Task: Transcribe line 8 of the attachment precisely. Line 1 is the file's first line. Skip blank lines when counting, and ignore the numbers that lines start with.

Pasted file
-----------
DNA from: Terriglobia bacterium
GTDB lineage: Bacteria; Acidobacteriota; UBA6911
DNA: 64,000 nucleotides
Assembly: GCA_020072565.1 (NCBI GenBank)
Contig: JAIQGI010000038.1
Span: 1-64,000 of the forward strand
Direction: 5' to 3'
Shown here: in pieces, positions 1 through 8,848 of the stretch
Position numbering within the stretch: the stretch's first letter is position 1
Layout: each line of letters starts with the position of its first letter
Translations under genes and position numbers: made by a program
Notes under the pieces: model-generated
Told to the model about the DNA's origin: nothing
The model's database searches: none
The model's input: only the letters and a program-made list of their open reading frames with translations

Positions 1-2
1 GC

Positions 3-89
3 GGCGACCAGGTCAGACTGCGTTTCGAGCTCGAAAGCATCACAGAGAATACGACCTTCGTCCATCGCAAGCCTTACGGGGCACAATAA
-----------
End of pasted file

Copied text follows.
Shown here: in pieces, positions 1 through 8,848 of the stretch